“I wanted to photograph the Dinka of Yirol for simple reasons. They are tall — many are 7 feet tall and more. They are thin and muscular. And, they exude a certain air of nobility. They are, in my mind, perfect humans.
The Dinka from this region of South Sudan have a reputation for super-human ferocity in battle. When I first encountered these cowherds I was struck most by their apparent lack of emotion. It felt as if they had more in common with the cows they herd than they did with the other tribes in the region who threaten them on a regular basis. They move slowly, speaking softly to each other, resting for long periods. No energy is wasted. They walk hundreds of miles with little food or water.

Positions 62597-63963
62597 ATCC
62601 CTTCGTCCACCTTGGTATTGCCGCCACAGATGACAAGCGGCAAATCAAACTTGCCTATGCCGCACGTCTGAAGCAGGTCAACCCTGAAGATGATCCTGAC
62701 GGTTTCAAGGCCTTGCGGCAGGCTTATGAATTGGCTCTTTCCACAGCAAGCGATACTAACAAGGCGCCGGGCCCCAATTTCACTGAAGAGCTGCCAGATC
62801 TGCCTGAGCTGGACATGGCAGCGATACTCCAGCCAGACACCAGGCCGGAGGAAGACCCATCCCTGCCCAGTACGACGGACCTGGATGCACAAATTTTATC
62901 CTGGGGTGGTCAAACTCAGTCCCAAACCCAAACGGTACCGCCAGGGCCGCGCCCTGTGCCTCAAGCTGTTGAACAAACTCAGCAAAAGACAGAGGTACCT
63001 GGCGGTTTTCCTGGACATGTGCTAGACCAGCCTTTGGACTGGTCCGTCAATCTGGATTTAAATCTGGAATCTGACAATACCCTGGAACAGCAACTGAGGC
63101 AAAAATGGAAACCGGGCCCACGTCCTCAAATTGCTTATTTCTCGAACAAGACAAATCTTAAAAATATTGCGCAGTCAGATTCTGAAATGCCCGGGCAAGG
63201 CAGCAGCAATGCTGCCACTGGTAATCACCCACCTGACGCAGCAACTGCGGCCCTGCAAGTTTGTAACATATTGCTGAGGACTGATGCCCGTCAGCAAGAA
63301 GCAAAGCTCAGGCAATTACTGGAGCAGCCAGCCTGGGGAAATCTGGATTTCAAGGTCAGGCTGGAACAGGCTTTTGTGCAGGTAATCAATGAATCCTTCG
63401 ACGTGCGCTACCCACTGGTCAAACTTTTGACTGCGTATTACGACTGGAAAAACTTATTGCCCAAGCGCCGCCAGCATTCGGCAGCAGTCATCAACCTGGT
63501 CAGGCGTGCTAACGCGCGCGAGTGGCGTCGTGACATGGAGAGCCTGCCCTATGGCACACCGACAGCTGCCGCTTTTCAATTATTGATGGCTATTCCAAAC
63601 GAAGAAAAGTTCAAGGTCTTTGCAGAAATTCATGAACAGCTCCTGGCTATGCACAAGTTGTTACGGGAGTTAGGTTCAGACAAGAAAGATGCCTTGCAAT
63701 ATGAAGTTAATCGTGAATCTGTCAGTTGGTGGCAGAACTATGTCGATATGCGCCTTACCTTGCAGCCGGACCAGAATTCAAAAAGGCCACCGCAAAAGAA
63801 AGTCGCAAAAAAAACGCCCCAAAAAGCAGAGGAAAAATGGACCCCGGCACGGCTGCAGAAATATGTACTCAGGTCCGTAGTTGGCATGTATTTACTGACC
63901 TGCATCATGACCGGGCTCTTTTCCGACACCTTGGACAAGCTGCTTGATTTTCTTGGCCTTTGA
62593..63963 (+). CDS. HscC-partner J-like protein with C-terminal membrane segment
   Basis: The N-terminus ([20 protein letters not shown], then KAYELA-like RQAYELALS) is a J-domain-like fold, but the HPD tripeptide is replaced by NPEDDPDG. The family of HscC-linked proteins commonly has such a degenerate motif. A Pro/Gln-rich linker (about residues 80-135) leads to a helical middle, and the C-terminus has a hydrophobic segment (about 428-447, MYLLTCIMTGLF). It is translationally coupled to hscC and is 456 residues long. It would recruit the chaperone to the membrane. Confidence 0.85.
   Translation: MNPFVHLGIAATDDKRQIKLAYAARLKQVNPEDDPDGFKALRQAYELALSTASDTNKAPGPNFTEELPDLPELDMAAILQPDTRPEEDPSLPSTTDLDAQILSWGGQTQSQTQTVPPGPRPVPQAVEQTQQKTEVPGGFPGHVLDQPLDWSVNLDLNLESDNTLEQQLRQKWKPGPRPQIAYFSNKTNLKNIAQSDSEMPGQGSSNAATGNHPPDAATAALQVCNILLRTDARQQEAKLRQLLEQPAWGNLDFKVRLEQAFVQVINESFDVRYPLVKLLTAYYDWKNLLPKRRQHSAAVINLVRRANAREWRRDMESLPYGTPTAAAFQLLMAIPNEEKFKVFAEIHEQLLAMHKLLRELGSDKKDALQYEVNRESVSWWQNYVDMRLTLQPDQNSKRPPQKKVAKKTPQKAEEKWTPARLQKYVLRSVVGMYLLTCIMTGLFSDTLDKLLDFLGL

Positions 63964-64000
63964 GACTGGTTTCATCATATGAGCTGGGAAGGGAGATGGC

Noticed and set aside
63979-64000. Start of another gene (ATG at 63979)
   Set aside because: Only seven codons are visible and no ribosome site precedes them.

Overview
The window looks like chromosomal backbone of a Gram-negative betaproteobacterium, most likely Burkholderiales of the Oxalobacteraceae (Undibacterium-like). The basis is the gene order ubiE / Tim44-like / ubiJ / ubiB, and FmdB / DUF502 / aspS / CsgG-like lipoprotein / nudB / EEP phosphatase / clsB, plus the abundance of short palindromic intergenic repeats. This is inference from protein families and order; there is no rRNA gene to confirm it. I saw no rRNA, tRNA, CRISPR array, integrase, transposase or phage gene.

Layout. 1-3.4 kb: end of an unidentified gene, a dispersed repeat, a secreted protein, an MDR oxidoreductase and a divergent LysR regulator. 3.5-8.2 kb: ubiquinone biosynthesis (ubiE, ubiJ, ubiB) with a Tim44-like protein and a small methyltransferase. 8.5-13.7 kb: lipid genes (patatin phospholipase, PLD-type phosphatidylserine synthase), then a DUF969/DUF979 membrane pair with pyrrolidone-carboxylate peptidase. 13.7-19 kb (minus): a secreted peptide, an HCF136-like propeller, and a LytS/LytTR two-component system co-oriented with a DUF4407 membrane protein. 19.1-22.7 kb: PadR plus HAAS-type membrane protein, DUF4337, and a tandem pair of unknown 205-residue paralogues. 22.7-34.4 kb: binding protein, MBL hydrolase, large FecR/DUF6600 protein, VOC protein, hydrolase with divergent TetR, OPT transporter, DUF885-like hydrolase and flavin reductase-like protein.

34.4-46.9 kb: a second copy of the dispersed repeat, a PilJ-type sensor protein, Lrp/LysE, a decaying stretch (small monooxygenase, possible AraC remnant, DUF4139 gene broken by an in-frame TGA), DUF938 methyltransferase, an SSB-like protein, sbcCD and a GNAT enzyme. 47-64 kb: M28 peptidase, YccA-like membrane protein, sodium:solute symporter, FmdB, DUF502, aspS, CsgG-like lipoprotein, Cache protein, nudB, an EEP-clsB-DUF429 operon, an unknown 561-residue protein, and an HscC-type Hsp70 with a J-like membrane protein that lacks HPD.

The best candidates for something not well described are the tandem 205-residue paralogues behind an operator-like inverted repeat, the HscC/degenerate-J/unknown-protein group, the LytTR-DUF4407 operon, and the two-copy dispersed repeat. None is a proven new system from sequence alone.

As I photographed them, I was aware that any one of them were capable of killing me with their bare hands. I didn’t feel threatened.
Never have I encountered a group so homogenous and so passive in their reaction to me. They displayed a trust mixed with confidence and mild curiosity. We didn’t share a single word. I motioned to the backdrop, and as they stood for the portraits, I felt them interrogate me from behind their blank stares.
The Dinka of Yirol keep to themselves, wear short floral dresses and decorate themselves with rubber gaskets, electric cables and cheap Chinese jewelry. They don’t carry guns, but big sticks.
They are vain and superior, but their dignity and self-sufficiency imparts elegance.” – Tim Freccia See more
Chronograph Magazine interview with Lorna Tychostup (February 2010)
“Vice” Special on Tim Freccia